by Judy Gichoya, MD

Mentorship and Networking — My strategy based on open source involvement

My first year of medical school was in 2003, a time when caring for HIV/AIDS patients was difficult due to lack of antiretrovirals (ARVs). Now as every medical student knows, the excitement of getting to the clinical rotations is unparalleled… walking down the inpatient halls with a stethoscope around your neck , taking care of you ‘own’ patients are among the joys of a young medical student.

However, my dreams were crashed pretty fast — I spent more time chasing after lab results that were lost. But in typical Judy style of being at the right place at the right time, I connected with Ben Wolfe (the first developer for OpenMRS — the largest open source medical records system in the world used in over 40 countries) and the rest is history.

I could tell that Ben was wondering when the only girl in his class would drop off, but those 4 pm hands on meetings proved to be one of the most valuable investments of my time……

Fast forward — and now I have worked in health open source software for many years as a developer, implementer, and evaluator — traveling around the world and making friends whose purpose is to improve patient care in places with limited resources. Nonetheless , I am not one to command a room when I walk in — I am soft spoken, and as most Americans will be quick to remind me “Where is your accent from ?” and a woman of color.

However I am still able to connect to people doing amazing work, most of whom have let me sit on their shoulders and opened innumerable opportunities for this village girl. In summarizing how I network, I realized my strategy is the open source way — I volunteer to maintain an open source radiology imaging system at librehealth.io , and share my experience below. I hope this article helps both mentors and mentees looking to make a difference for diversity in STEM and medicine.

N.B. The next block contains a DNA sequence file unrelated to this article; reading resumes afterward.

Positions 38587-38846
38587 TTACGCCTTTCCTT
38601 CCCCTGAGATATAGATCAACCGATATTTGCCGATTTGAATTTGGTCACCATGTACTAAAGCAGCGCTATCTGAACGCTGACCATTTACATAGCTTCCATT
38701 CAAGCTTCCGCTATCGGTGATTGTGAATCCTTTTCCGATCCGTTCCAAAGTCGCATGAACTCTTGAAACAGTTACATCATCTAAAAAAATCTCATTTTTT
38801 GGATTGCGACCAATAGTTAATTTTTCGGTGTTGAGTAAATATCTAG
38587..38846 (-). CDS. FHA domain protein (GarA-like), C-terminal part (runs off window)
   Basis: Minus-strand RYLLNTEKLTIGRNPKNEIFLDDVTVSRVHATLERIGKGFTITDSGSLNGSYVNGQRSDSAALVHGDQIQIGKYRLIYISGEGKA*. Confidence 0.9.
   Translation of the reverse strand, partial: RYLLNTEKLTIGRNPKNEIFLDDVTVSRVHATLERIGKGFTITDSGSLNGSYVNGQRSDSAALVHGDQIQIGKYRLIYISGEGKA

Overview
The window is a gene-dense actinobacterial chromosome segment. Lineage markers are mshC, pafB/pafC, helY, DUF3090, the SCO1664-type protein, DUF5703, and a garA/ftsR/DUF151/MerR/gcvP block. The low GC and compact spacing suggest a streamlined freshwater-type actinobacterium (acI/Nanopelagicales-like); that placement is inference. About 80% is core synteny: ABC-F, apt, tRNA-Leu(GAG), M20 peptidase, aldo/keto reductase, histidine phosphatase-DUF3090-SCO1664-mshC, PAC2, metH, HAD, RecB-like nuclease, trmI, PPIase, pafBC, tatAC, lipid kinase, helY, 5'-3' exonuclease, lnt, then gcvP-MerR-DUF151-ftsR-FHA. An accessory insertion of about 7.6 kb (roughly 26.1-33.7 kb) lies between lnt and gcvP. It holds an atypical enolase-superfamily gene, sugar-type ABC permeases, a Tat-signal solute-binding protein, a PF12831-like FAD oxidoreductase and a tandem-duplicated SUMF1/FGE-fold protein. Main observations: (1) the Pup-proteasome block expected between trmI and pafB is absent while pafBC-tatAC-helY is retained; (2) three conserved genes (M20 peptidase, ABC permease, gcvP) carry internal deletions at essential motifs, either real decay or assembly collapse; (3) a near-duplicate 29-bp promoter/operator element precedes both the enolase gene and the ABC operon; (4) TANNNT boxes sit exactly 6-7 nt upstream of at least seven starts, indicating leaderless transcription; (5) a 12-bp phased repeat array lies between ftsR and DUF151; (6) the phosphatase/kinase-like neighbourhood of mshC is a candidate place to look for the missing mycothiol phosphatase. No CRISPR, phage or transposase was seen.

1. Welcome to the community

At LibreHealth, the first post we encourage our new members to write is a short blob about themselves. I check this every other day and give a thumbs up to new members or a like for a new post to send a message that someone saw their message.

Librehealth meet the community post

How can you introduce STEM to minorities? By sharing your social capital — even with simple things like retweets and tags of people who are doing amazing work if you have a big social media presence. Remember most minorities will be shy to propose themselves for award nominations — so give them a shout out for things like the RedHat open source award or the Anita Borg awards… Don’t forget to introduce yourself to someone new and break out of your social circle — especially at conferences.

2. Building a community — How I do it

The challenge of building a radiology information system (RIS) which is is not directly used by patients but by doctors is that your consumer/customer pool is small. With a personal motto of “ people before code” , I work to build a community before focusing on the developer stuff.

For you as a mentee …
Build your network before you need it

In my open source journey this means stalking people using Google — I will start by searching “radiology” + “ Congo” and keep reading on people and organizations working in these countries — connecting with them on Linkedln and Twitter and finally introducing them to our project. I have volunteered as a mentor every year for high school students working on Google Code In and for university students working on Google Summer of Code on projects within our community.